Studies have shown that the amount of sugar you consume can impact your mental health. This is incredibly true in the US, where the standard diet is overwhelmed by processed and sugary foods.
Tag: mental health
Invite Health Podcast, Episode hosted by Jerry Hickey, Ph.
There’s a nutrient found in your brain called phosphatidylserine. It is very important for the health of the brain, the way the brain functions, the memory and the ability to learn. Unfortunately, the level of phosphatidylserine declines with age, which can impact people’s ability to learn and remember things such as names, dates and tasks.†
Phosphatidylserine in the body
There is about two ounces of phosphatidylserine in the human body, but half of it is in the brain. This shows you how important this nutrient is in the brain because you need the same amount for your brain as you do for the rest of the body.†
In the brain, phosphatidylserine is located in the phospholipid bilayer. Its tail points out towards the tail of another phospholipid called phosphatidylcholine. Together, these tails create vibrations that occur millions of times per minute, which is basically the life of the brain cells. It’s very important for the brain cells to communicate because this is what initiates and creates the various body functions.†
Phosphatidylserine is also needed to build and recycle mitochondria, which convert sugar and oxygen into energy. This nutrient takes old mitochondria and recycles them into new, functioning mitochondria so your brain has plenty of energy, even into late old age.†
Supplementing for brain health
The problem is that by the age of 30, your phosphatidylserine starts to decline in the membrane of your brain cells, causing the cells to stiffen. This affects your ability to pay attention, your ability to focus, your mood and more. But phosphatidylserine is not in any food to any degree, so it is important to turn to supplementation. Research has shown that giving people about 300mg of phosphatidylserine every morning with their breakfast helps to promote memory functions and the ability to learn.†
In this podcast episode, Jerry Hickey, Ph. talks about the importance of phosphatidylserine and how it impacts brain functions including memory, learning and mood. He shares various studies about the usage of this nutrient in the brain and provides tips for promoting your memory and brain health.†
- The role of phosphatidylserine throughout the body
- The anatomy of brain cells
- How brain cells communicate
- Some studies on patients with memory issues
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Vitamin B6 Invite Health Podcast, Episode hosted by Amanda Williams, MPH Subscribe Today! B vitamins play a really important role when it comes to supporting energy levels, metabolism, heart health, brain health and so many more systems that are crucial for the everyday functions of …
There have been a slew of scientific research studies looking at the implications of the stress and anxiety in just this month alone.
Photo by Andrew Neel on Unsplash
Do you feel overwhelming stress at work? A new study published in the journal Lancet Psychiatry set out to research whether or not the intensity of a high-pressured work environment can lead to common mental health issues like anxiety and depression. This study suggests that it can.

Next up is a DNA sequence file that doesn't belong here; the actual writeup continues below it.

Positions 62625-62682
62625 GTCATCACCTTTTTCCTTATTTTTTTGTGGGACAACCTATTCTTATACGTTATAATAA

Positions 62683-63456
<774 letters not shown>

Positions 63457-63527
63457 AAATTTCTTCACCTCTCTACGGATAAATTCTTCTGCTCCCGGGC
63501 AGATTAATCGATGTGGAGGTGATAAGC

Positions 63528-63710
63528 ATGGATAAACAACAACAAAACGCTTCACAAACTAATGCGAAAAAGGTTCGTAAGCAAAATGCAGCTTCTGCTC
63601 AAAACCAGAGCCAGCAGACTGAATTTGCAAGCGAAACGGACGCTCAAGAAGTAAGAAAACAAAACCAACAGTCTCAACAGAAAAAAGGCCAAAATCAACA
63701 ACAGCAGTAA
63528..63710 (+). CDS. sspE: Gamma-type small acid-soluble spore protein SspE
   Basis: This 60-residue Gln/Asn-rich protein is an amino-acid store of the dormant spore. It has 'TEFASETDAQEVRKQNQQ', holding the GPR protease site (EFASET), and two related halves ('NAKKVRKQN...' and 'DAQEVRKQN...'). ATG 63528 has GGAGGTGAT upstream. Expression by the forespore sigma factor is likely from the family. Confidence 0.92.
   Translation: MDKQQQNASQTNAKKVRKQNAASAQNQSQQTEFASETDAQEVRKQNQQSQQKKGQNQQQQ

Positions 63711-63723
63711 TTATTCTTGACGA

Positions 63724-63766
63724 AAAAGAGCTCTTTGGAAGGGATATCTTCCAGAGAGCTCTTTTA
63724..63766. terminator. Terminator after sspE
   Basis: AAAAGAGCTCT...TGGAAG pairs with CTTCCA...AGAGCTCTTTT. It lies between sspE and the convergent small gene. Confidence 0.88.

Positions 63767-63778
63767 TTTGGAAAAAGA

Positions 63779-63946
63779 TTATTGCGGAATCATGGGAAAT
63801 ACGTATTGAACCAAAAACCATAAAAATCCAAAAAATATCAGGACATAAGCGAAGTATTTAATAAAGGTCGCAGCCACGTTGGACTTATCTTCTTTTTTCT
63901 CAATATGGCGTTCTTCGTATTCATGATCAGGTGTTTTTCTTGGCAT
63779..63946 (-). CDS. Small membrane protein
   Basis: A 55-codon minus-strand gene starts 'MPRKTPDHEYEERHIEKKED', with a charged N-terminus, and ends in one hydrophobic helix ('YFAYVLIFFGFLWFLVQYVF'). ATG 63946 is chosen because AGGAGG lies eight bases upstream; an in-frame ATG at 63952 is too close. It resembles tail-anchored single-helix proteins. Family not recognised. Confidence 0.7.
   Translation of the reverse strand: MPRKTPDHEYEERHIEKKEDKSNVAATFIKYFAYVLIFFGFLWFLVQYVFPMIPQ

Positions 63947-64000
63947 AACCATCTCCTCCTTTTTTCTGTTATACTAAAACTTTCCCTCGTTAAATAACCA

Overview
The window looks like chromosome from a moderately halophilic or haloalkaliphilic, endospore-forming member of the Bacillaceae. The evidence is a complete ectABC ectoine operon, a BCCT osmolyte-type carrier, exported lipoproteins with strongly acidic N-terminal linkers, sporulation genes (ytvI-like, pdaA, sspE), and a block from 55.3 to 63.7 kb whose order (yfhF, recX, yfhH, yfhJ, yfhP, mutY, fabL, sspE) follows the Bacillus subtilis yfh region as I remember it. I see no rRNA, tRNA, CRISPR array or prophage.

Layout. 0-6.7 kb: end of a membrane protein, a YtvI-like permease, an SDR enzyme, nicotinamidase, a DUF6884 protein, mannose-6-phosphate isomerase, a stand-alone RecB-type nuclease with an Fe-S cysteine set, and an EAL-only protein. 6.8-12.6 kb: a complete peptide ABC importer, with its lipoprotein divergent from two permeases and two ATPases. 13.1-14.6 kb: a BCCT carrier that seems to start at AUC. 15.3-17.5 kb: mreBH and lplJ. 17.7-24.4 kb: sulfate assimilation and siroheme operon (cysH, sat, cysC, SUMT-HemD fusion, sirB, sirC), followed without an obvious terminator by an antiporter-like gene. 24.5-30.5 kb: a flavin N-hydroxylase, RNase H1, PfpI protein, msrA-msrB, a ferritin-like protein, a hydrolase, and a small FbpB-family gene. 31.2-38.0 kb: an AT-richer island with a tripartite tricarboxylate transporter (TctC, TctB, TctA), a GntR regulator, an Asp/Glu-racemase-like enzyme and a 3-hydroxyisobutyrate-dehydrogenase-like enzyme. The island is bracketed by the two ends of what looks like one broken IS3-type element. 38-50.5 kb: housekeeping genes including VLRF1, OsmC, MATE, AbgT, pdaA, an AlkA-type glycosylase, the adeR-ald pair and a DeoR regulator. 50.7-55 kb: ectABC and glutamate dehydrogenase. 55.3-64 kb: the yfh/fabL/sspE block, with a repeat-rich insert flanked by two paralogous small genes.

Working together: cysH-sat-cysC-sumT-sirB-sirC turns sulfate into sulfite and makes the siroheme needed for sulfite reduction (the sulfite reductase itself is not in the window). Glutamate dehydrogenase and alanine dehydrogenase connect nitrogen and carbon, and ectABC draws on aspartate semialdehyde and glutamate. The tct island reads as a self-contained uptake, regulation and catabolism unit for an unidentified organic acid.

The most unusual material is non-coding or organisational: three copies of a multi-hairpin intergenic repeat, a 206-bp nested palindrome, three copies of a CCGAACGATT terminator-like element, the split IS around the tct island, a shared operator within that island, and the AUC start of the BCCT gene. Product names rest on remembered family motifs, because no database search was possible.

Mental Health in the United States
The Anxiety Disorders Association of America (ADAA) Stress & Anxiety Disorders Survey reports that most working Americans experience stress or anxiety both at work and at home, which can interfere with everyday functioning. They found that stress and anxiety most often impacts the employee’s workplace performance by 56%, relationship with coworkers and peers by 51%, quality of work by 50%, and relationships with superiors by 43%.
According to the World Health Organization’s Department of Health and Substance Dependence, “Stress at work can cause poor health and can increase rates of work-related injuries and accidents.
So, what exactly are the leading causes of these issues? Some potential causes of work-related stress are overwork, lack of clear instructions, unrealistic deadlines, lack of decision-making, job insecurity, isolated working conditions, surveillance, and inadequate child-care arrangements.”
The National Institutes of Mental Health (NIMH) estimates that 16.2 million people in the U.S. have experienced major depression at least once in the past year. Over 19% of the entire U.S population is estimated to have had an anxiety disorder in the past year.
Stress on the Job
The research, led by associate professor Samuel Harvey from the Black Dog Institute in Sydney, Australia, examined the impact of job stain, defined as “a combination of low job control and high job demands”, on mental health and general employee wellness. People have also seen how work-related stress can have an impact on their family relationships. Sometimes work-related stress can cause a stress-related illness such as depression or heart problems.
Harvey and his colleagues analyzed data from 6,870 individuals enrolled in the UK’s National Child Development Study. They focused on whether people who experienced a high level of job strain at age 45 would go on to develop mental health issues by age 50. To determine job strain, the participants answered questions about their decision-make abilities at work and their ability to use their skills at their discretion to answer questions about workload, work place and other demands the job entailed.
Overall, by the age of 50, the study participants who had experienced higher job strain were up to 14% more likely to develop a common form of mental illness.
“The results indicate that if we were able to eliminate job strain situations in the workplace, up to 14% of cases of common mental illness could be avoided,” explains Harvey.